Cor Pulmonale



  • Cor pulmonale is right ventricular (RV) failure secondary to an altered pulmonary process that results in a loss of functional capillary vascular bed and in excessive pulmonary artery pressure and pulmonary vascular resistance (PVR).
  • Cor pulmonale is not the result of a primary congenital heart defect.
  • In newborns, the RV muscle mass is comparable to that of the left ventricle.
  • RV failure from pulmonary hypertension (PH) occurs but is rare in newborns.
  • RV failure in newborns is usually a consequence of hypoxemia, ischemia, metabolic acidosis (e.g., persistent fetal circulation), and/or premature restriction/closure of the intrauterine ductus arteriosus.


  • Cor pulmonale may be found at any age but is typically a result of a long-standing pulmonary process. However, severe bronchopulmonary dysplasia is an increasingly common cause of neonatal PH.
  • Primary pulmonary hypertension (PPHN) is most often diagnosed in the 2nd or 3rd decade of life with a female predominance, and it is often diagnosed during pregnancy.


  • PPHN has an annual incidence of 2 per million.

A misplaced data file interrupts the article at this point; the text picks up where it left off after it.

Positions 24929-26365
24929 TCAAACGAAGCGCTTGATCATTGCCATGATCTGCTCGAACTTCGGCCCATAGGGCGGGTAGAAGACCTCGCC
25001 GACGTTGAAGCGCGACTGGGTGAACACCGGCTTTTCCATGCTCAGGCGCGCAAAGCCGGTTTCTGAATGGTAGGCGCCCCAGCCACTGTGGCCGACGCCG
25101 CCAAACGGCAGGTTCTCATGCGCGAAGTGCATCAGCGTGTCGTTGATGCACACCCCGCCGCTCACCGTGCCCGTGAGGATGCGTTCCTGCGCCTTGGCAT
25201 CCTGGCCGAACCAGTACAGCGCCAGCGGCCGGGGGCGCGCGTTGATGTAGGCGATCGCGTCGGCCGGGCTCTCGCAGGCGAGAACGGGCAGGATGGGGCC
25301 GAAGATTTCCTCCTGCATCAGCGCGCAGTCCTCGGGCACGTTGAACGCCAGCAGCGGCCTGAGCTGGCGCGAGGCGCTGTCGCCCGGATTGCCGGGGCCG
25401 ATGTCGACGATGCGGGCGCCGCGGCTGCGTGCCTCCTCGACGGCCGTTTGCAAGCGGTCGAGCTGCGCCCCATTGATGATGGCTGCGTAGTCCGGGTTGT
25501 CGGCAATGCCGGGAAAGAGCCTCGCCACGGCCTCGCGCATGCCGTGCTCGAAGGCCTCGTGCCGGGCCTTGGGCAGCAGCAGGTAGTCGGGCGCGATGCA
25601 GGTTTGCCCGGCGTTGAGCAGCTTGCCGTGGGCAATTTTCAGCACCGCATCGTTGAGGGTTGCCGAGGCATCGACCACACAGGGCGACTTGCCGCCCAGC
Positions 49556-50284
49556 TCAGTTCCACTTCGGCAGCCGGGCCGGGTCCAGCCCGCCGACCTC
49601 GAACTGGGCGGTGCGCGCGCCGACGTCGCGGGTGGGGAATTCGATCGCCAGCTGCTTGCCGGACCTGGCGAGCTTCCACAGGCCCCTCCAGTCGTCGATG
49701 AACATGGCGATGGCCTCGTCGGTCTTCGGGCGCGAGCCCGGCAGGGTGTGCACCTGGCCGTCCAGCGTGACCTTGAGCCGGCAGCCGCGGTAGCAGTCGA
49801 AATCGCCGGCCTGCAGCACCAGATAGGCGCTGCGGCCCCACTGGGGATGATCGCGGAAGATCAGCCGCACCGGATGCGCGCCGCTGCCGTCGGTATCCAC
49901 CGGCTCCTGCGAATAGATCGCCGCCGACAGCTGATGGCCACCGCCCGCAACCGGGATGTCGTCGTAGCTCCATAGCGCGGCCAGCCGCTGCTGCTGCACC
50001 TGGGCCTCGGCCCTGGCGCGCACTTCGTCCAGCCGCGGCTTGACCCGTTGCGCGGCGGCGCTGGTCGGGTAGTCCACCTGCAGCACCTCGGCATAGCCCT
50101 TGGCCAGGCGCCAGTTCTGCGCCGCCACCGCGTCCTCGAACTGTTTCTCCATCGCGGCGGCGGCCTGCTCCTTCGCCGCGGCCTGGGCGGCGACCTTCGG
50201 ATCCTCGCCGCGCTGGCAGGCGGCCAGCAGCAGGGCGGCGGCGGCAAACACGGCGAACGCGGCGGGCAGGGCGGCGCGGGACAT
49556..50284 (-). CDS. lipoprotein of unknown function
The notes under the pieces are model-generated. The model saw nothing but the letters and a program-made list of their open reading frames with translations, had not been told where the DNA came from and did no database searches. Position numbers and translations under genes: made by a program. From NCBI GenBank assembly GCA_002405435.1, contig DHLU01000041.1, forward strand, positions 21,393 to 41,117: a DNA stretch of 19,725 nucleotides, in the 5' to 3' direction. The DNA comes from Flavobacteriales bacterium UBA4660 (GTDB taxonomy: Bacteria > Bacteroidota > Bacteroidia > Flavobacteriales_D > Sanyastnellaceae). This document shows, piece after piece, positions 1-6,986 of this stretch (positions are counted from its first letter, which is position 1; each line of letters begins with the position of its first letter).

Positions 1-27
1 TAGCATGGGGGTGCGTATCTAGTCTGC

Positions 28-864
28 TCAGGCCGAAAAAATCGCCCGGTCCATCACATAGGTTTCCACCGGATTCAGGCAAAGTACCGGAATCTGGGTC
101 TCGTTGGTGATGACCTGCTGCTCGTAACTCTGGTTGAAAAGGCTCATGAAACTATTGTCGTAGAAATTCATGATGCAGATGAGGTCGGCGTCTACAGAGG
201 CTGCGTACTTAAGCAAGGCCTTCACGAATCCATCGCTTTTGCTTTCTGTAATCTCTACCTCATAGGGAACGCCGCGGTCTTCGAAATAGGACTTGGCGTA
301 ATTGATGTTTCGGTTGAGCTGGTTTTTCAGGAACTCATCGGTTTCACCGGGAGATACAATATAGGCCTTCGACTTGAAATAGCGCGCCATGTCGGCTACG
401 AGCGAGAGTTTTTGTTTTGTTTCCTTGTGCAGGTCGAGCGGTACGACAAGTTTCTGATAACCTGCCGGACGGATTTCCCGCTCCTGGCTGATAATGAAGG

• Upward of 2 per 1,000 neonatal intensive care unit patients will develop significant cor pulmonale.
  • 2% of infants undergoing cardiac surgery will have PH, with an associated mortality of 10–20%.

Risk Factors


  • Pediatric patients with trisomy syndromes are at high risk for PH.
  • Familial PH has been mapped to chromosome 2q32, but this is less frequently found in patients with secondary etiologies of PH.
  • Region 2q32 point mutations encode for a defective bone morphogenic receptor 2, a pulmonary vascular smooth muscle receptor that mediates proliferation.


  • Chronic hypoxia is the principal factor, resulting in a cascade of endothelial dysfunction with pulmonary vasoconstriction, followed by the development of PH.
  • A variety of vasoactive mediators may be responsible for the effect on vasomotor tone.
  • Alveolar hypoventilation, hypoxemia, hypercarbia, and/or acidemia all result in increased RV afterload and decreased RV systolic function.


  • Parenchymal lung disease (most common)
  • Chronic obstructive pulmonary disease
    • Cystic fibrosis
    • Asthma
  • Restrictive lung disease
    • Infectious
    • Pulmonary toxins
    • Pulmonary fibrosis
    • Bronchopulmonary dysplasia (combined)
  • Upper airway diseases: tonsillar/adenoidal hypertrophy
  • Syndromes (Down, Treacher Collins)
  • Neuromuscular disorders: Duchenne muscular dystrophy
  • Chest wall deformities

Commonly Associated Conditions

  • Pulmonary vascular abnormalities
  • Collagen vascular diseases
  • Pulmonary veno-occlusive disease
  • Pulmonary thromboembolism
  • PPHN

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